Ferret Care: What You Need to Know

When looking outside the scope of the traditional cat, dog, and fish pets, sometimes we wonder what other delightful little furry critters can be our life companions, such as the ferret. 

In this guide, you will find out what these cute friends need in terms of care. This will also help you make an informed decision about whether you genuinely want to commit to owning one! Before diving directly into things, it is worth noting that, on average, most ferrets live for about 5-7 years and are extremely fragile in terms of pets. We will go more in-depth on that and why below.

Are Ferrets Good Pets to Have?

Ferrets can indeed make phenomenal pets, but you should meet a few criteria before taking one on.

For instance, what is the dynamic of your household like? These little guys are incredibly playful by nature, but due to their size and general disposition, they do not exactly make good pets for children due to how delicate they are. Being overly wooled and mishandled can seriously injure them and prevent them from living the carefree and sleepy lifestyle they are most known for.

Household setups aside, ferrets are great pets for their high-energy play (when they are not napping) and cuddly, spontaneous nature; they will be running up and down pant legs or popping up from under the couch for surprise snuggle times! 

Will My Ferret Be High Maintenance?

Keeping up with a ferret is a relatively simple job. In all honesty, ferrets do not have any major hang-ups some of the other more niche pets might have. However, one thing to consider would be their innate ability to get into quite literally anything and everything. 

Ferret proofing your house can prove a daunting task for most, and rightly so, anywhere these little guys can squeeze into, they will absolutely try to. This ranges from getting into the underside of your favorite recliner to climbing directly into your dryer vents. That being said, you will need to get very creative about imagining all the places they will get into and covering them appropriately.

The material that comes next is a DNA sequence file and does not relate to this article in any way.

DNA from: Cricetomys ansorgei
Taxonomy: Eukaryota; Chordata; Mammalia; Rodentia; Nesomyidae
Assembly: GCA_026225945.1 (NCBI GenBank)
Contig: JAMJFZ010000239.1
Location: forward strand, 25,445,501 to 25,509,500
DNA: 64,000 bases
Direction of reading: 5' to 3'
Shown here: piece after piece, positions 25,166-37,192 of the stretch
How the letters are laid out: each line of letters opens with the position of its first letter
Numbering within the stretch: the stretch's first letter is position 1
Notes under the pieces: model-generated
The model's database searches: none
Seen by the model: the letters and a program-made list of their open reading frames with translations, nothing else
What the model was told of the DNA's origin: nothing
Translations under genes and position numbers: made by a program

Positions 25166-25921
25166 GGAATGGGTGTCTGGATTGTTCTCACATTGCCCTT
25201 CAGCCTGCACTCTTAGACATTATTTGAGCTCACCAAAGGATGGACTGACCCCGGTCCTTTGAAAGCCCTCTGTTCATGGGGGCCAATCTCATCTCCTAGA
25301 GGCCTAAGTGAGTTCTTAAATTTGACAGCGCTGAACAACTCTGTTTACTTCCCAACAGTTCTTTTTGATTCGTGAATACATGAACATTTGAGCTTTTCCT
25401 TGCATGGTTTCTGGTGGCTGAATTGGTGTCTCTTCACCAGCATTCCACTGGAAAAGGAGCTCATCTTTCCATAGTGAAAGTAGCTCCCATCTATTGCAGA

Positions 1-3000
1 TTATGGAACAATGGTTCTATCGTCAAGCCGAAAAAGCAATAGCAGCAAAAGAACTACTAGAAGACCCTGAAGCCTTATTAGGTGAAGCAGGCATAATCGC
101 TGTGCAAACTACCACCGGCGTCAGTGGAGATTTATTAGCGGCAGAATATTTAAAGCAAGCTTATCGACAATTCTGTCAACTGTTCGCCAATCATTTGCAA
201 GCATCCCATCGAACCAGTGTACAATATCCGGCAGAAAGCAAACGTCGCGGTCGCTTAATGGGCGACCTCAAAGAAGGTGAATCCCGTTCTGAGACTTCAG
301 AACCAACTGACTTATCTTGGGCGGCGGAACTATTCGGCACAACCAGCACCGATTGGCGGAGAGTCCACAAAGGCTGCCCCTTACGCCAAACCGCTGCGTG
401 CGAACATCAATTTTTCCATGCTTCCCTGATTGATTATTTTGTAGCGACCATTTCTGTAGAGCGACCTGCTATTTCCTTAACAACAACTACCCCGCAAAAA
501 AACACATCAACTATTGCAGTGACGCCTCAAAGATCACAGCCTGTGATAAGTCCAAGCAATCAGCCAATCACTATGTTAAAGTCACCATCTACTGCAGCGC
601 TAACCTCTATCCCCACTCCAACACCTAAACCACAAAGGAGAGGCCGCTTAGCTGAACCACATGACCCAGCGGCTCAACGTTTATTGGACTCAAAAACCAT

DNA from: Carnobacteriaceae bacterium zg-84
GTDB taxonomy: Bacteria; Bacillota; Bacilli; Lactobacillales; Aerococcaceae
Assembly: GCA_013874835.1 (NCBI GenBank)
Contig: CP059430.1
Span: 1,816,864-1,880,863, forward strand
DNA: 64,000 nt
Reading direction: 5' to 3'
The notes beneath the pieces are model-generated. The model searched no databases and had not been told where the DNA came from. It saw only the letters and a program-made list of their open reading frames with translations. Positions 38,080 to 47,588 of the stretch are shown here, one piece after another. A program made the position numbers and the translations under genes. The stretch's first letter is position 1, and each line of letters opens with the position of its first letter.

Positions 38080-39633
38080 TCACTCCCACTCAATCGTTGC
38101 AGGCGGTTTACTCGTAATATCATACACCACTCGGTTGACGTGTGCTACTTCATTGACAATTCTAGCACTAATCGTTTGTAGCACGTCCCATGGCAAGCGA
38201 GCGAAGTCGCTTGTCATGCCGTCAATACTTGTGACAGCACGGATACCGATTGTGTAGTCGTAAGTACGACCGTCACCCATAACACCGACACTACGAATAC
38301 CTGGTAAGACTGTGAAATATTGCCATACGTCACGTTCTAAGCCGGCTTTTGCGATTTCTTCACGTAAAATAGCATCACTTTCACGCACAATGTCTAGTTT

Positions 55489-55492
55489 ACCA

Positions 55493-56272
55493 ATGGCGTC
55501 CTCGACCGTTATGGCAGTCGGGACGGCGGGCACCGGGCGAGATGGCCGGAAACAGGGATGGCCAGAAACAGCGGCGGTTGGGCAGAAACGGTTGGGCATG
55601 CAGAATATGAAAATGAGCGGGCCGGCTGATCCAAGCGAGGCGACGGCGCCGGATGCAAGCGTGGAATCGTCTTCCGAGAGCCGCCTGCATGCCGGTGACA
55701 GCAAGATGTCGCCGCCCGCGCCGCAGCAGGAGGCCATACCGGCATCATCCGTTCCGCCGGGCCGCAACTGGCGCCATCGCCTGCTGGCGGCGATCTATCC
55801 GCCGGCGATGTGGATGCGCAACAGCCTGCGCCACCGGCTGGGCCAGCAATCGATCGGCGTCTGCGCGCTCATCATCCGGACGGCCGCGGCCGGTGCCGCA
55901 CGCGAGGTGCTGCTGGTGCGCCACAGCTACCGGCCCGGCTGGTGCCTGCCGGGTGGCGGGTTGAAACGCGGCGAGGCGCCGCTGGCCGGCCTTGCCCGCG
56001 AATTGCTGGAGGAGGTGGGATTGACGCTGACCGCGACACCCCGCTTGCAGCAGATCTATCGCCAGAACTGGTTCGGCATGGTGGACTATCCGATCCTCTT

Another thing to consider would be covering up any excess cords and potentially outlets they may want to “explore”; these sources can prove dangerous or worse, deadly if a lousy scenario plays out for our adventurous furry friend.

Breaking things up a bit, let’s briefly talk about involvement and keeping them healthy and active (don’t worry, we will go in-depth about this later). The worst thing you could do to one of these creatures is keeping them in a cage all day. They need supervised playtime with many toys to keep them physically and mentally active, so be sure to cover your bases here. 

A final note about their specific quirks would be the unique odor they have. Ferrets have a somewhat musky smell about them due to the oils secreted through their skin and their anal glands. Unfortunately, because of this, the smell will never go away entirely. 

This is not because they are dirty or anything like that, but it is quite the opposite. Ferrets are relatively clean creatures. As such, you only need to bathe them once or twice a month at best. Anything more may irritate their delicate skin and make them begin to flake. 

What Do Ferrets Eat?

©  librariansarah / Flickr

Ah, the most critical question of their dietary needs, and an excellent place to start with some interesting facts about their somewhat whole pallet. In almost all respects, ferrets share quite a few similarities to your average cat, and the diet is no exception. Hailing from the extensive list of “obligate carnivores,” ferrets cannot get by without having some manner of meat in their diet.

That being said, a vast majority of their calories should come directly from the fat content of this meal, complemented by a copious amount of meat-based proteins to ensure they are getting all of the essential nutrition they need.

While formulating a diet for your ferret, something to bear in mind would be their intolerance of vegetable protein entirely. Eating it can cause severe health issues ranging from GI disease to bladder stones and occasionally skin diseases. It has also been documented that these vegetable diets can even stunt growth, so it is best to avoid these choices for its health.